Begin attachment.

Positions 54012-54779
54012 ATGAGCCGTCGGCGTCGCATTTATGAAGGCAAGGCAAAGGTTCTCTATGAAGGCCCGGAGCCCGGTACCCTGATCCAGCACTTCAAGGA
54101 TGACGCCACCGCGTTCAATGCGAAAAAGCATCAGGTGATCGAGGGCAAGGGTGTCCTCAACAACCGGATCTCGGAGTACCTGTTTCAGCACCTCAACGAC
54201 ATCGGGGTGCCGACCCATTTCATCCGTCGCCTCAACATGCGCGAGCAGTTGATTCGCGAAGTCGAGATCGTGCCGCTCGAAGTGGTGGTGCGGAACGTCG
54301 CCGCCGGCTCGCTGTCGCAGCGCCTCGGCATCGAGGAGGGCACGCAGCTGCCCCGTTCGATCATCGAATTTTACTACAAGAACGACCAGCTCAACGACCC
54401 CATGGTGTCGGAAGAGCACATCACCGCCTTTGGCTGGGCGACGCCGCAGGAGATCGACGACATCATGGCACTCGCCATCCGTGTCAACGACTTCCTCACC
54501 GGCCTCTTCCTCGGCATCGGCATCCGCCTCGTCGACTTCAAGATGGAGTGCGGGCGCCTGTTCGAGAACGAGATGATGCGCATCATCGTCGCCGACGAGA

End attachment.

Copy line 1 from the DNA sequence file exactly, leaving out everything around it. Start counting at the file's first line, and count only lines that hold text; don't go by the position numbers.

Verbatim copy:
Positions 54012-54779